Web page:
Researcher, expert combat conspiracies with facts

Illustration by Scott Woods

Western experts say one need only to look at the White House – with briefings that include suggestions injecting bleach or UV rays could zap the virus – to see how misguided, dangerous information can spread.

The COVID-19 pandemic has generated its own mythology – much of it untrue – among those seeking a community of like-minded believers. But these wild theories and conspiracies are more than harmless fun. In fact, warn Western experts, they can endanger or cost lives.

Conspiracy theorists and myth-makers do what they do, in part, because it provides them a sense of belonging. “It gives them community,” said King’s University College professor Alison Meek.

Meek’s research throws shade on the world of paranoid possibilities, and casts light on what keeps them going despite reasonable arguments to the contrary.

Spreading conspiracies and medical misinformation also offers people a path out of uncertainty, a tool against an invisible and mysterious enemy, she said. “It’s really scary and they’re looking for easy answers. Conspiracy theories tend to offer people a misguided sense of comfort because they come at times of chaos. They also allow us to identify a ‘bad guy,’” she said.

Despite what certain family members or neighbours post on Facebook, Meek said, there’s no truth to the idea that the coronavirus was deliberately released as a hostile threat; that 5G cellular technology spreads the virus; or that it’s a globalist plot by billionaire Bill Gates to infect hapless citizens so that he can peddle a vaccine.

These shouldn’t need to be explained – but they do, Meek stressed.

Just as anti-vaxxers keep insisting that vaccines cause autism – basing their belief on a debunked, deliberately falsified study and not on the mountain of evidence to the contrary – fighting fiction with science doesn’t necessarily work. In fact, populism often demands that adherents discount science in favour of their own selective research or ‘gut feeling,’ she said.

One need only to look at the White House – with briefings that include suggestions injecting bleach or UV rays could zap the virus – to see how misguided, dangerous information can spread. “It’s that democratization of information. But information does not equal knowledge,” Meek said.

“At the end of every single class, I’ll say to the students, ‘How do we combat this?’ The simple answer is, we can’t, because the facts don’t matter (to them). But we can’t not do this. We can’t allow them the airwaves without some pushback.”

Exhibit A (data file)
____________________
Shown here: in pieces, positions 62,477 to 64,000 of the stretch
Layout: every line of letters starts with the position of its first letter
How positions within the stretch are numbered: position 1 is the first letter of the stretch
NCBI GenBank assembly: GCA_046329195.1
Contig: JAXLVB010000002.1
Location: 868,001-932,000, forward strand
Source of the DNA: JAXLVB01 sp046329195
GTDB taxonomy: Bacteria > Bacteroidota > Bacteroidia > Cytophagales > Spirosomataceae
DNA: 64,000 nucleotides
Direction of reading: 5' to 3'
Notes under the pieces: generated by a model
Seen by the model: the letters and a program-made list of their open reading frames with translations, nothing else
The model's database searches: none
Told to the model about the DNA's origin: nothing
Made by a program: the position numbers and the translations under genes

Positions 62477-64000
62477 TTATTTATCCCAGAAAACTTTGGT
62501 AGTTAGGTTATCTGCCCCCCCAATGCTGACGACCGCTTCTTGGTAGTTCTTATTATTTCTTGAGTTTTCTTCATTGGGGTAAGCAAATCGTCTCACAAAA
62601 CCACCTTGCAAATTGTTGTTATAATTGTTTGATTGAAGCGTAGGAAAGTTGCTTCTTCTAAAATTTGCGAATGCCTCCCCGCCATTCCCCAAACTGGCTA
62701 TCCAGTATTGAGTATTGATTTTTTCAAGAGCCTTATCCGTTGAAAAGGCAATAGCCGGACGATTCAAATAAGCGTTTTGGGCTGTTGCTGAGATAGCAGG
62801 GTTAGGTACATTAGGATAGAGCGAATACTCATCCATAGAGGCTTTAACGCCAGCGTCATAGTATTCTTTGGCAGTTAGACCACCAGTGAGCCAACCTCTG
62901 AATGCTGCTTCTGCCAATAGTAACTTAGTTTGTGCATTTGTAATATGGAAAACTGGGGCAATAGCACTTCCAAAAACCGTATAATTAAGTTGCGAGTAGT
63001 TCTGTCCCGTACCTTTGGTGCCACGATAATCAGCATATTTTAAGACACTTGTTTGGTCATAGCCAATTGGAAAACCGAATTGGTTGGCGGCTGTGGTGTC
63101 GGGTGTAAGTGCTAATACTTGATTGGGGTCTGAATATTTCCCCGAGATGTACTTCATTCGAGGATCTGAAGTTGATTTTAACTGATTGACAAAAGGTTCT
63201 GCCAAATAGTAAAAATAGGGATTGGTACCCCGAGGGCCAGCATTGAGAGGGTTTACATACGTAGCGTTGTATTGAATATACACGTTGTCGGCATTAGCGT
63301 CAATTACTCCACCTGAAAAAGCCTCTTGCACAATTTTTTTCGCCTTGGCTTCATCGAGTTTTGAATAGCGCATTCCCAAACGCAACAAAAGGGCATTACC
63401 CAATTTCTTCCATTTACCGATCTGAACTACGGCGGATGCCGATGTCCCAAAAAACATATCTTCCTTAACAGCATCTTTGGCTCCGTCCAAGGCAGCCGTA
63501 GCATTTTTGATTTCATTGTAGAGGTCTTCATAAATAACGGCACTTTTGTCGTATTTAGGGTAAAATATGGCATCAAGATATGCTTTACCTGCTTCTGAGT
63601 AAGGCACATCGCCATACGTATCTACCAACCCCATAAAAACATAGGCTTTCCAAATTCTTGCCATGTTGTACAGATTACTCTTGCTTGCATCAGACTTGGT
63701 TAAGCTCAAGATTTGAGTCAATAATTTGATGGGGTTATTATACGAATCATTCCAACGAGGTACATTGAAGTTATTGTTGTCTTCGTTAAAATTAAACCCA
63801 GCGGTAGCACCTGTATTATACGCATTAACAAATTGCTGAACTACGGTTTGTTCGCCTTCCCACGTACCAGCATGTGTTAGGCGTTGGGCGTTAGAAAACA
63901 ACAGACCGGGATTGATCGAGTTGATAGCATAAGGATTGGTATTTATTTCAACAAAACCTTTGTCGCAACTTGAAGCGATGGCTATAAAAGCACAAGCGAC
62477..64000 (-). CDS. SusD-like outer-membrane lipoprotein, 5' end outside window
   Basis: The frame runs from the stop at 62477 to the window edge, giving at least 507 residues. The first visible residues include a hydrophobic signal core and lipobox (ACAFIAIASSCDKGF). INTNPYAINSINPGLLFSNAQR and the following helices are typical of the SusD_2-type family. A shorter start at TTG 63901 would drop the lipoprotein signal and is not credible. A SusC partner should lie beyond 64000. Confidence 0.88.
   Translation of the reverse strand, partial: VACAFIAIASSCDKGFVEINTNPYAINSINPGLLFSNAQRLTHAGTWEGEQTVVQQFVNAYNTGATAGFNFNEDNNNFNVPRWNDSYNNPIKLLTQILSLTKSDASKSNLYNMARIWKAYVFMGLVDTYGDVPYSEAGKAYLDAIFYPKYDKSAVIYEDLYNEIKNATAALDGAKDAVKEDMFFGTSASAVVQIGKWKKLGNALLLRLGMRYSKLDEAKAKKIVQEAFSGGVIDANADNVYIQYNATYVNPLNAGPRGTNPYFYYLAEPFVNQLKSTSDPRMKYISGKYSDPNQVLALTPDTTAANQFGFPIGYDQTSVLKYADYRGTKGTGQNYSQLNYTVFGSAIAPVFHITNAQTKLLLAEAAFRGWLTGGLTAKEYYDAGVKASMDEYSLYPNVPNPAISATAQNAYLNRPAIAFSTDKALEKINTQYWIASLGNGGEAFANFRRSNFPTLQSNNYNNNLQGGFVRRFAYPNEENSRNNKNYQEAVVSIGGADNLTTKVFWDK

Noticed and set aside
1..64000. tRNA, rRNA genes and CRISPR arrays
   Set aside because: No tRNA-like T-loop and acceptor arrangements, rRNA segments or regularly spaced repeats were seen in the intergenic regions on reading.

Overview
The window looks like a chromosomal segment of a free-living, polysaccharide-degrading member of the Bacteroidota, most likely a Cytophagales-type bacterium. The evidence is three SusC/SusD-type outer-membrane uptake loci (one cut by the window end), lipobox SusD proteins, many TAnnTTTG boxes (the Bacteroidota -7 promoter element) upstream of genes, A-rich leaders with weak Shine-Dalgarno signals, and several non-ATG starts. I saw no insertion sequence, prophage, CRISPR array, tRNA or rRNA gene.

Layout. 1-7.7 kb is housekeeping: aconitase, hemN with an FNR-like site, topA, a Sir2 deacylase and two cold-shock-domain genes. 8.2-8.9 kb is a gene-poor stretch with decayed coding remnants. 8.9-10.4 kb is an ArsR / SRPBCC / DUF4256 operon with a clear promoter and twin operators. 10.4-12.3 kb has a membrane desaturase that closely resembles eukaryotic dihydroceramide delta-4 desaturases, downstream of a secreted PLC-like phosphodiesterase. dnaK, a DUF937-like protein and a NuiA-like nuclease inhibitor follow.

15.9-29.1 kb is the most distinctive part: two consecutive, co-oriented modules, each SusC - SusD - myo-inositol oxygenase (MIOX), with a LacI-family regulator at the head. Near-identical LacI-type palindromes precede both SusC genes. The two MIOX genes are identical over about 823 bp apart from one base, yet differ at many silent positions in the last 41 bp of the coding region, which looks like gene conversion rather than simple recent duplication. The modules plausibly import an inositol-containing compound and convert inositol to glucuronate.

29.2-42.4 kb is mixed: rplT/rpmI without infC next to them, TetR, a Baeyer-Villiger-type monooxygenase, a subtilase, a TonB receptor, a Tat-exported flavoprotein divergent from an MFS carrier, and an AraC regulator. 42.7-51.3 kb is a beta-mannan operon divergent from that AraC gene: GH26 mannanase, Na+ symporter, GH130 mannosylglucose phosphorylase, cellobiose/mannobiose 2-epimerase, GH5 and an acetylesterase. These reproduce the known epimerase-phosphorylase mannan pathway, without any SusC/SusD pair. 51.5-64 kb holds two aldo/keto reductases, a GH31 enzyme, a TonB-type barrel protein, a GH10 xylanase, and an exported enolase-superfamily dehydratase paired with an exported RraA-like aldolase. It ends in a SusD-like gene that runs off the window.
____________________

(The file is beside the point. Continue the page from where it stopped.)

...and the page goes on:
Toward that end, a Western alumnus helping lead national research into myths about the virus also spends much of his time debunking misinformation online on Twitter.

Sajjad Fazel, MPH’18, is a researcher at Alberta Health Services in Calgary and a social media influencer and health promoter in Tanzania. He is part of a national study mapping the type, content and context of misinformation and how to make accurate information more palatable than the myths.

“Right now, people are in a state of panic and fear. Everyone wants some sense of control. But the science and the research are still evolving about COVID-19,” he said.

And when you pit the unknowns and the cautious opinions expressed about the virus against the ‘certainties’ offered by the snake-oil salesmen, it’s sometimes the latter voice that’s most persuasive.

He said people need to examine what’s motivating people who plug unconventional solutions such as ‘immune-boosting pills’ (there is no such thing) or promote conspiracies such as vaccine trials leading to globalist mind control.

Sometimes, he said, they’re selling a product they have a stake in. Extremist YouTube videos generate more views, which also generate more revenue for those who post them.

That’s when public-health officials need to hammer home facts with creativity, he said. He cited a Ohio Department of Health video that used pingpong balls dropped on mousetraps to show the importance of social distancing.

“One thing the COVID-19 crisis teaches us is we need to find new ways of public-health messaging and new ways of getting messages across. It needs to be more progressive than in the old days just putting up a billboard saying, ‘Smoking kills.’”

Meek said one way to stop conspiracy theories could be by making them as socially unacceptable as smoking: If someone propagates propaganda or refuses to practise social distancing, they’re not allowed at the party.

Meek is also actively challenging misinformation on social media. @AlyMeek pushes back when conspiracy views cross the line into doing medical, physical or ethical harm.

“I jump in the minute anti-vaxxers compare themselves to Jews in the Holocaust or compare themselves to Rosa Parks in the civil rights movement,” she said.